I was born into a family of hippy, Democrat Jews. My parents drive an eco-efficient Prius, regularly monitor their qi, and think that most Republicans are capital “E” Evil. They’ve been rooting for the same team since I was born, and hey, my parents are the best. Why would I question their judgement, especially since they had instilled such confidence and independence in me? In 9th grade, having taken no prior economics classes, social science covered the political spectrum. I took my first political quiz and I was politically aligned with Dennis Kucinich (admittedly, not the worst Democrat to be affiliated with). I began to internalize ideas of social justice throughout high school, and when I hit college, I began working for the Democratic Party of Georgia. Ironically, while I worked for them, I began taking my first economics class, and I met Gina Luttrell.
Working for the Democrats from 2007-2008 was not as I envisioned. At first, I canvassed for them around liberal neighborhoods. We were taught not to approach houses with American flags on them—a clear sign of a Republican household—and to mark any self-identified libertarians for our spreadsheet to never contact again. Some party supporters’ generosity astounded me with thousands of dollars of campaign contributions, while others could be easily persuaded with a team mentality—”We (as Democrats) are all in this together,” essentially telling them not to question the party. Most of our smaller donations came from this kind of rhetoric.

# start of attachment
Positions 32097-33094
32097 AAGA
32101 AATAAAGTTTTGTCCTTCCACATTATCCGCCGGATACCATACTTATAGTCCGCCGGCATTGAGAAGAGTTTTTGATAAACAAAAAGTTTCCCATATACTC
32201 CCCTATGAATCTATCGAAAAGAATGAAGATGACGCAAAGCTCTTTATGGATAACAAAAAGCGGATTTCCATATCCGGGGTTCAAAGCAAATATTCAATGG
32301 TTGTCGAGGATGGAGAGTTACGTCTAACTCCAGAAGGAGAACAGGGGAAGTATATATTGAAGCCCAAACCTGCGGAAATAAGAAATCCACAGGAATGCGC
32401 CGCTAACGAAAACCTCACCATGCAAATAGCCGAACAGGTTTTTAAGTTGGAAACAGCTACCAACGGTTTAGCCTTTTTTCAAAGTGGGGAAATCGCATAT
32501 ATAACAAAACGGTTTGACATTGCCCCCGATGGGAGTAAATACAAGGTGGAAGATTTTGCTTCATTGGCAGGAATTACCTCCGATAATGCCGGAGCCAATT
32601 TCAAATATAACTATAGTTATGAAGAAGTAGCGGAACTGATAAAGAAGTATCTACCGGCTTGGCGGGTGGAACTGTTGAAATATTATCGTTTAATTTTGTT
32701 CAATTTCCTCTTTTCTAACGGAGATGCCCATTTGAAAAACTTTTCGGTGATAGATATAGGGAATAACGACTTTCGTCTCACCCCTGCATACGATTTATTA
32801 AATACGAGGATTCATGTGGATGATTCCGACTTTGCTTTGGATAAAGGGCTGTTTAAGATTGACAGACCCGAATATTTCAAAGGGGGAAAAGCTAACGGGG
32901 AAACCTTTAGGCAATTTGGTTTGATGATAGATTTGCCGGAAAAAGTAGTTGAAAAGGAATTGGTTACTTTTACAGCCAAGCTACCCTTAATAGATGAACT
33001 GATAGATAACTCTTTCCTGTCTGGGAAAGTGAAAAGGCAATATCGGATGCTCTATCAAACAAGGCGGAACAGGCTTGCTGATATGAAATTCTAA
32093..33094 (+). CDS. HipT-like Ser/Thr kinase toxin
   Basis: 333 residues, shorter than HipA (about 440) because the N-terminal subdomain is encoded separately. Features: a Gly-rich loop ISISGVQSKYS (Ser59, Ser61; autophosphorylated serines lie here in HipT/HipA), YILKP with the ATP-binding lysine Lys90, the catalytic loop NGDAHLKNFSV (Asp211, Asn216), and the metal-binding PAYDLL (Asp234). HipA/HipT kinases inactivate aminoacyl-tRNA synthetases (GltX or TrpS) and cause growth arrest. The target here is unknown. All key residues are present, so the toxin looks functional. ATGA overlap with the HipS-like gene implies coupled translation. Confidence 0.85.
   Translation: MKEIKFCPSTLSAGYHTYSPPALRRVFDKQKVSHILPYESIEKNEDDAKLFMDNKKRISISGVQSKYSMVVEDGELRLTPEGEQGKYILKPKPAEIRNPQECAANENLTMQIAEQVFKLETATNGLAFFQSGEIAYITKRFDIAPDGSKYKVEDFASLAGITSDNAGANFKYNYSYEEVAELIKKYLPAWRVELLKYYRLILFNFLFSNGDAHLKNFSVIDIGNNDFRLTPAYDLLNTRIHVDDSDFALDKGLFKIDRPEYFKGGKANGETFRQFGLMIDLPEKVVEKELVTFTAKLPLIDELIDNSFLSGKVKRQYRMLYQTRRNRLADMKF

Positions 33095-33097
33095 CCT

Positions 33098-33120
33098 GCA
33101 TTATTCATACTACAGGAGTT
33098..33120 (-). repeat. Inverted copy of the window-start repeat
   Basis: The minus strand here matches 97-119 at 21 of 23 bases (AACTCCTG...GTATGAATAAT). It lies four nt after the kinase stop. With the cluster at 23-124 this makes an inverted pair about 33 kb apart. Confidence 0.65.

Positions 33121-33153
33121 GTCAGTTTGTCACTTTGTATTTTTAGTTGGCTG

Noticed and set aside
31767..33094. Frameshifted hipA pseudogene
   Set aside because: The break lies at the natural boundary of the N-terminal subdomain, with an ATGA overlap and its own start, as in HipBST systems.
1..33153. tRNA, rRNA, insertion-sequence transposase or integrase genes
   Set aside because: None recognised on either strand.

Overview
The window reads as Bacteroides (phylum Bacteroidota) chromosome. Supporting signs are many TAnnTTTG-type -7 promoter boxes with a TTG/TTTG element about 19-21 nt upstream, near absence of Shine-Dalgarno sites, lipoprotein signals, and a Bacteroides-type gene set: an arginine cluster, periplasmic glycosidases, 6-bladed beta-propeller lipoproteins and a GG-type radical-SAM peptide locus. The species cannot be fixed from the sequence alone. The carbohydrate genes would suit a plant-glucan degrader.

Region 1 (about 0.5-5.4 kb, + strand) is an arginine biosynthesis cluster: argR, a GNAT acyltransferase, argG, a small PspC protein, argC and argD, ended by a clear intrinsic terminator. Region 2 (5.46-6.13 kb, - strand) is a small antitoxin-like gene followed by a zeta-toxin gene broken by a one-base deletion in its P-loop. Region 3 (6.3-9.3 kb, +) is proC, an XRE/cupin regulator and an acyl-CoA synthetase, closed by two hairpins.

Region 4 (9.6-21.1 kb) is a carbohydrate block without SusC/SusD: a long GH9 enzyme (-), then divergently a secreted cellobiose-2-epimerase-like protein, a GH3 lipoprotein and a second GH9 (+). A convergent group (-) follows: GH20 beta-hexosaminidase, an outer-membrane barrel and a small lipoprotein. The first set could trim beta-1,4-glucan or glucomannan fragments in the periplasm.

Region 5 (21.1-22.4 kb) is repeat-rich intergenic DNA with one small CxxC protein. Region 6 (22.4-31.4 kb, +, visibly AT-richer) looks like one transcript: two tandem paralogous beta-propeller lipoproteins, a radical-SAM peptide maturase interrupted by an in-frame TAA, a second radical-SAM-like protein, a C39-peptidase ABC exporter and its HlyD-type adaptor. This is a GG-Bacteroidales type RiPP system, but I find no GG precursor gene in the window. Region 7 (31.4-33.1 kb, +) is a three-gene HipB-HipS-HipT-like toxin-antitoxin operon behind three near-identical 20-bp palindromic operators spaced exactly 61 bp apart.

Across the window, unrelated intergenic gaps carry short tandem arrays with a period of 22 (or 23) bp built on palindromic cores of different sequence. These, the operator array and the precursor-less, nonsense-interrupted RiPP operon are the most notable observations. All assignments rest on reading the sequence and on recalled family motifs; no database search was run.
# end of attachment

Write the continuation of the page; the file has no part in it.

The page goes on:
Once 2008 hit, Hillary and Obama were head-to-head seeking the party’s nomination, and I was moved to desk work as an intern. Being in the office made me realize just how liberal, even socialist, folks who actually work for the party are. Many of their policies went against what I had learned in economics. If they wanted to help poor people, why were they trying to raise the minimum wage to a living wage? Why were they prohibiting people from feeding the homeless?
As I spent more time working at the Democratic Party, I started to realize that what I really cared about was not the party, but civil liberties and helping the poor (and as I eventually figured out, through the free market). In utter disgust for the Democrats and party politics, I started to call myself an “independent thinker.”
That’s when Gina stepped in.
The 2008 election was a big time for the libertarians. Ron Paul had been on the ground, recruiting ideologues and making headway with a burgeoning Tea Party. I would not even consider him because he had Republican attached to his name. And then Gina began assaulting me with facts. Ron Paul would allow for gay marriage? Opposed the death penalty? Opposed the PATRIOT Act, War in Iraq, and the drug war? While I didn’t vote for Ron Paul in 2008, by 2010 I had begun calling myself a libertarian with the simple premise of “socially liberal, fiscally conservative.”
The more I read, the more entranced I became with the movement. I didn’t start with the basics like many libertarians; I admittedly have never read The Fountainhead, Human Action, or Capitalism and Freedom. Instead, I read online commentary. I engaged in political discussion and took many economics courses. I spent a lot of time trying to understand others’ ideas and trying to refine my own, especially in foreign policy. I became even more radical when I completed a Koch Summer Fellowship in 2011.
Ultimately, I had made the connection between civil liberties and economic freedom. While I had always supported that one should have sovereignty over one’s own body and should have constitutional protections from the government, I figured out that people should be able to spend their money as they see fit as well. As an added bonus, this kind of utility maximization ends up helping everyone, including the poor, in society, an original goal as well. Ultimately, I believe that if everyone took a moment to reconsider the Republican-Democrat paradigm, we would have a lot more libertarians. I’m here to help fight that good fight.